SEC Says Insider Ring Profited From SAP Deal

An SAP America executive received thousands of dollars in kickbacks for tipping his close friend in advance of SAP's purchase of Concur Technologies.
Matthew HellerJune 16, 2016

The U.S. Securities and Exchange Commission on Thursday accused a former SAP executive and three others of an insider trading scheme that made more than $500,000 in illicit profits based on a tip the executive provided about an impending SAP acquisition.

According to an SEC civil complaint, Christopher Salis, then a global vice president at the software company’s SAP America unit, received thousands of dollars in kickbacks for tipping his close friend Douglas Miller in advance of SAP’s acquisition of Concur Technologies in 2014.

Miller is accused of passing on the tip to his brother, Edward Miller, and a mutual friend, Barrett Biehel. The Millers owned an Indiana car wash and were struggling to keep the business afloat, the SEC alleged.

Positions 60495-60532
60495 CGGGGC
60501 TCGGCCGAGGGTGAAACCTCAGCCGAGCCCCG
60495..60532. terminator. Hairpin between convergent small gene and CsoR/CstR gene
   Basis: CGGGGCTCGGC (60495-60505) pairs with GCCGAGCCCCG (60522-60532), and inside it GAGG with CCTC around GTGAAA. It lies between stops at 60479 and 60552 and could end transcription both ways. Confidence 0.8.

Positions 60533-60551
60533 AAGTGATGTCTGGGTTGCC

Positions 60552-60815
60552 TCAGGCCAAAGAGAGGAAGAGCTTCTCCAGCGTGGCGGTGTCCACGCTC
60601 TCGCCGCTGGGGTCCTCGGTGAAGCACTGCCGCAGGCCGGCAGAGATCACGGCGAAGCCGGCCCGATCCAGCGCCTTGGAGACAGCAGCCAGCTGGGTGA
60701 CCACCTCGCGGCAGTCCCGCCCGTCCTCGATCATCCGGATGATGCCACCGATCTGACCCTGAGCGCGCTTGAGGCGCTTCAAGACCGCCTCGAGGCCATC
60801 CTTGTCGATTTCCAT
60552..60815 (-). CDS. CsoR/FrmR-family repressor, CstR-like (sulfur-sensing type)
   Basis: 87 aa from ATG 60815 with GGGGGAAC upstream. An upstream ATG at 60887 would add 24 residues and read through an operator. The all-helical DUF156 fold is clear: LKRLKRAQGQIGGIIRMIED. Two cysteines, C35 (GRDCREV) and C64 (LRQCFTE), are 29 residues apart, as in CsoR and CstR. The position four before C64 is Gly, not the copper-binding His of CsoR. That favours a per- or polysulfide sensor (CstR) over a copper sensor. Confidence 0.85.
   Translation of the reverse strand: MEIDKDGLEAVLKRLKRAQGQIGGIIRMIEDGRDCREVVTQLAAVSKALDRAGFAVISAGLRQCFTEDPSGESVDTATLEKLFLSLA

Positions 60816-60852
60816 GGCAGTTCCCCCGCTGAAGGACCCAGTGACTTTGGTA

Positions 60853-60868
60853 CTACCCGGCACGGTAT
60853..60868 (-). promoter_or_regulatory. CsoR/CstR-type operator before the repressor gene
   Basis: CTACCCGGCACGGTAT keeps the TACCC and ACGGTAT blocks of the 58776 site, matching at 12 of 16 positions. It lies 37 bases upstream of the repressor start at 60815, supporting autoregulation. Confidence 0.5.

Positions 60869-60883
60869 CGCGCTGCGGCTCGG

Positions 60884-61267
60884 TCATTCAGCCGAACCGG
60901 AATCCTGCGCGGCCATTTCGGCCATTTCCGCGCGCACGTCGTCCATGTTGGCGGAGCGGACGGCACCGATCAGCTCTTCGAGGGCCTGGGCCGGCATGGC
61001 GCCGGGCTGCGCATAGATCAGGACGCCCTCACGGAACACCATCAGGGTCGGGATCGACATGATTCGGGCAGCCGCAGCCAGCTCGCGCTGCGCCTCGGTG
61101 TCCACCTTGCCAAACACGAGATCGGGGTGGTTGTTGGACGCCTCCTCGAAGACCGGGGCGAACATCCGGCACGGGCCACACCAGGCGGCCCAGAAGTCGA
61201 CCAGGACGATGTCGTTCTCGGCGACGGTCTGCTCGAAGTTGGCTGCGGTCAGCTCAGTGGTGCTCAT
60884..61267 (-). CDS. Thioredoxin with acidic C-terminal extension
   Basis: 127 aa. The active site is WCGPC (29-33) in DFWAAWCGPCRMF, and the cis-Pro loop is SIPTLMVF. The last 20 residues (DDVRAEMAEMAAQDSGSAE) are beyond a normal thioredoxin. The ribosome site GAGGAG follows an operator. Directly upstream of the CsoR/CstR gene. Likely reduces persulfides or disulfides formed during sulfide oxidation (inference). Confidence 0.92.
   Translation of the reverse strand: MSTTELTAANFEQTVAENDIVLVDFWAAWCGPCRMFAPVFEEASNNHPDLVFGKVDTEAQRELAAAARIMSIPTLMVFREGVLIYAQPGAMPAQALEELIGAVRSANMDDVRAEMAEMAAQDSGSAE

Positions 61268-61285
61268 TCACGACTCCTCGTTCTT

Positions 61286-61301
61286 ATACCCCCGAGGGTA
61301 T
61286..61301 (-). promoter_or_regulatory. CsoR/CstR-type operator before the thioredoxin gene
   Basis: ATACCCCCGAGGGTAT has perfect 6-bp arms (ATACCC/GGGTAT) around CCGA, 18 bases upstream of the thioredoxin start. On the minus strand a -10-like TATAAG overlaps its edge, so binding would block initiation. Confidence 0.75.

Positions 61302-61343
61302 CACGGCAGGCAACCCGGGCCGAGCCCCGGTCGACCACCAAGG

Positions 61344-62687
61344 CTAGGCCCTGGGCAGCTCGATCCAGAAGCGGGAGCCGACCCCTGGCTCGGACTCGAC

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“This is what we all need to weather any storm and put us on top bro!” Douglas Miller allegedly told his brother in an email, referring to their purchase of Concur call options.

The SEC said it had also linked Salis and Douglas Miller to suspicious trades in 2007 that were made in advance of a tender offer for Business Objects, a company where Salis worked at the time.

“When corporate insiders exploit confidential information to enrich themselves and their friends, they undermine the level playing field that is fundamental to our capital markets,” Scott W. Friestad, associate director of the SEC’s Division of Enforcement, said in a news release.

Salis, who attended Purdue University with the Millers and Biehl and was best man at Douglas Miller’s wedding, worked for SAP from January 2008 to September 2015. The SEC said Salis learned in the summer of 2014 of SAP’s confidential plans to acquire Concur and, based on his tip, the Millers quickly began trading in Concur’s stock.

After news of the acquisition became public in September 2014, the Millers, their parents, Biehl, and another friend allegedly reaped illegal trading profits of more than $505,000 from their initial deposits of less than $45,000.

The payments to Salis allegedly included more than $10,400 in cash just weeks after the merger announcement. In addition, the SEC said, the Millers and their mother wrote $80,000 in checks to an early-stage startup that Salis had founded.